Back to Hortonia
I could tell Gerald was trying very hard to hold it together, but the week’s physical and emotional events had left him dazed.
I don’t know what to call the men working at the main entrance of Fletcher Allen hospital — doormen? bellhops? — but, whatever their job title, I find them unfailingly helpful every time I pick up there.
Today was no exception. I gave one of them the name of my customer, and minutes later he returned through the oversized revolving doors pushing Gerald Kapalka in a wheelchair. The guy didn’t look great.
Every now and then, the hospital calls me to transport a discharged patient, usually back to his or her home. While the staff doesn’t divulge privileged information, I’m usually told something about the circumstances, so I can better provide any special care the person may require.
Gerald Kapalka had had a bad week. It started with suffering a traumatic brain injury that necessitated a two-day hospital stay. A couple of days after that, while caring for him at their home, his wife of 45 years collapsed and died in their bedroom. That landed Gerald back at Fletcher Allen for another couple days. Now I was taking him back to his empty house. As I said, a bad week.
Still a little shaky on his feet, Gerald managed to climb into the front seat. He was a dark-haired, short and muscular man, or at least solidly built. To the side of his left eye, his temple was seriously purpled, though the skin wasn’t broken.
When he had settled and buckled into his seat, I looked at Gerald, and he at me. I could tell he was trying very hard to hold it together, but the week’s physical and emotional events had left him dazed. “D’ya know where we’re going?” he asked politely.
“Well, I know you live below Middlebury. They told me you could guide me to your home.”
“I live in Hortonia,” he said. “It’s quite a bit south of Middlebury, but don’t take Route 7 all the way. They’re puttin’ in a new bridge in Middlebury, and the traffic is a beast. So I’d say take 22A.”
“Makes sense to me,” I said, and off we went. I thought I was familiar with all the towns in Addison County, but Hortonia didn’t ring a bell. It sounded like a place out of a Marx Brothers movie, or perhaps a character in a Dr. Seuss story.
As we cleared the hospital grounds, I said, “Hey, I’m sorry about your loss.”
I had thought about whether I was going to say anything about his wife’s death. Why bring his attention back to his devastating loss? I considered. But, knowing I was going to be with this guy for about an hour, I felt it would be unconscionable to leave it unacknowledged.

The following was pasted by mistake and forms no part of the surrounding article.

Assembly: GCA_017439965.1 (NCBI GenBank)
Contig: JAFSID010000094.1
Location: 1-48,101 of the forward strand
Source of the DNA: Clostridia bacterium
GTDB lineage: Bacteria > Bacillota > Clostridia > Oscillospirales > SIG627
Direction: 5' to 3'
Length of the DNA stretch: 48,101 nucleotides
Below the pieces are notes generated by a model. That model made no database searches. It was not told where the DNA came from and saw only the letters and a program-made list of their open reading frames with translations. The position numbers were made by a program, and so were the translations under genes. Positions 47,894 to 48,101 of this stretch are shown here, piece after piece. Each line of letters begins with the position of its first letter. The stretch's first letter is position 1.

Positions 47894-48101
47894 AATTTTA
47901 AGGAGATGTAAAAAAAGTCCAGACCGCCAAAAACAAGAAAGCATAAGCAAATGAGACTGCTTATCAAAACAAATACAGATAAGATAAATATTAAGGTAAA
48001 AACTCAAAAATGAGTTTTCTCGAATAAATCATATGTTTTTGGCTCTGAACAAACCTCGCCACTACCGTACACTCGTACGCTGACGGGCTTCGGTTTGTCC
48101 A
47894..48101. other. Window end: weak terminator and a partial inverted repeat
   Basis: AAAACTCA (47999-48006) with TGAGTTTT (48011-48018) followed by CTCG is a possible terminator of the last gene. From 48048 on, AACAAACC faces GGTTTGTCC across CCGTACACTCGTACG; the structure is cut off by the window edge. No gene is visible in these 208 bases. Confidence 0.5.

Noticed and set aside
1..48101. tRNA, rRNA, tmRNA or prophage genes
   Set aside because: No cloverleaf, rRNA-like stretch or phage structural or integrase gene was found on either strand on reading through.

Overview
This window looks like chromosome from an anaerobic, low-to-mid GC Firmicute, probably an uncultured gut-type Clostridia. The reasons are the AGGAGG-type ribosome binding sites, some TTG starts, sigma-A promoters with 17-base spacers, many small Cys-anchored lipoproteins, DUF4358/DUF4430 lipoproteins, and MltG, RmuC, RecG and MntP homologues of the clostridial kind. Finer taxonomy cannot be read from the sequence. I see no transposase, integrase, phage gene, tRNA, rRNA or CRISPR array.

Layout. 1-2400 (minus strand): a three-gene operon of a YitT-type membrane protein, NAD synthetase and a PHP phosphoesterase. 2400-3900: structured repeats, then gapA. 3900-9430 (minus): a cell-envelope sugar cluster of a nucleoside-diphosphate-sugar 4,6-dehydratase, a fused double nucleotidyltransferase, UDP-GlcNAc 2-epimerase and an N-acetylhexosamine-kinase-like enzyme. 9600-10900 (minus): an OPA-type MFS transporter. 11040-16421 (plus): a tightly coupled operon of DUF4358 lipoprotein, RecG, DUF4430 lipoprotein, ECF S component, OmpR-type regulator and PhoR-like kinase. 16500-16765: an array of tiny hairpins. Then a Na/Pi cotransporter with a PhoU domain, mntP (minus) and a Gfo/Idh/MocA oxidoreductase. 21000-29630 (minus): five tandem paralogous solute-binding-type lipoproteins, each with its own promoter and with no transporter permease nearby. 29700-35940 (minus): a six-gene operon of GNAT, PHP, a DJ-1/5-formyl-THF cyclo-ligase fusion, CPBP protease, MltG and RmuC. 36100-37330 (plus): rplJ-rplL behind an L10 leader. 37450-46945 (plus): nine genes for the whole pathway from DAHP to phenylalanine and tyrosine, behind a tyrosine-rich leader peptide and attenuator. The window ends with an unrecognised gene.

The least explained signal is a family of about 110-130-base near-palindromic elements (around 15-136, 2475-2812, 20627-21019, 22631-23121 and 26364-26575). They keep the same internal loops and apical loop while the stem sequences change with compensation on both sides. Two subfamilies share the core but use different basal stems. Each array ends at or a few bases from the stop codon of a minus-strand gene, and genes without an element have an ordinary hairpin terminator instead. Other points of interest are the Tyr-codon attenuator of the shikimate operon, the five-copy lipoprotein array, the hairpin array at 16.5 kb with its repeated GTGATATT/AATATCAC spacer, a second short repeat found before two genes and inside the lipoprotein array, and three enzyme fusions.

Gerald turned his head slightly, giving a barely perceptible nod. I realized my trepidation was beside the point. His wife had been gone for 48 hours — what else could he be thinking of?
“Is a memorial service scheduled?”
“Gosh, no. I don’t even know if the kids have been notified. I guess I got to take care of that when I get home.”
We drove in silence for quite a while. I try to remain aware of the impermanence of everything in this world, but is that really feasible? I mean, is it possible to get out of bed in the morning and go through the day knowing that the things nearest and dearest to your heart could be swept away before your head hits the pillow that night? This week it just happened to be Gerald’s turn; next week could be mine.
The long stretch along 22A is one of my favorites, nice and straight, with extensive passing zones. The farmers down this way have managed to persevere, and the land is lush and fertile. As we cruised past the apple warehouses of Shoreham, Gerald spoke again.
“I used to do a fair amount of farming when I was a kid.”
“Is that right? Are you a Vermonter?”
“Nope. I moved up here in the early ’60s from Connecticut. By then I was doing air conditioning and heatin’. I had a nice little business.”
“You always lived in Hortonia?”
“Well, my wife and I bought the land there early on. Then, over … hmm, I wanna say three years, I built our house. Worked every weekend and all the holidays.”
“That’s an accomplishment, man. Not many men or women have the complete set of skills to pull that off. That’s really something.”
At Orwell, we cut east on 73, and then south on Route 30. On our right, a huge blue lake came into view. I said, “Jeez, I don’t remember this body of water. What’s it called?”
“That’s Lake Hortonia,” Gerald replied. “Gosh, the milfoil is back again.That’s too bad.”
Within a few miles, Gerald had me turn onto a dirt road, and then onto another and another. When the asphalt disappears, it feels like another country. We passed a man tilling a field with a team of two horses, an anachronism I thought long vanished from the Vermont landscape. At another point, a girl driving a four-wheeler came toward us on the left side of the road. A little blondie, she couldn’t have been more than 14. As we passed, we could see three smaller girls squashed behind her on the big seat. All four of them waved to Gerald, who managed a wave back.
“The Carlson girls,” he said quietly. “The father’s in the Special Forces — I think he might be in Afghanistan — and their mom teaches up in Brandon.”
After yet more dips and turns, we arrived at the end of the road. Gerald’s one-story house had been constructed atop a crested peninsula jutting about 50 yards into Lake Hortonia, and it was surrounded by a deck extending over the water on three sides. It was an amazing, one-of-a-kind homestead.
Gerald thought he would have to break in through one of the windows, because he had forgotten to take his keys. But I prevailed on him to walk around the deck with me and check the many sliding doors to see if one had been left open.
One after another, they proved to be locked, until we got to the very last door. It slid open, and we walked together into his bedroom, where he thanked me for the ride and we shook hands. There was nothing more to be said.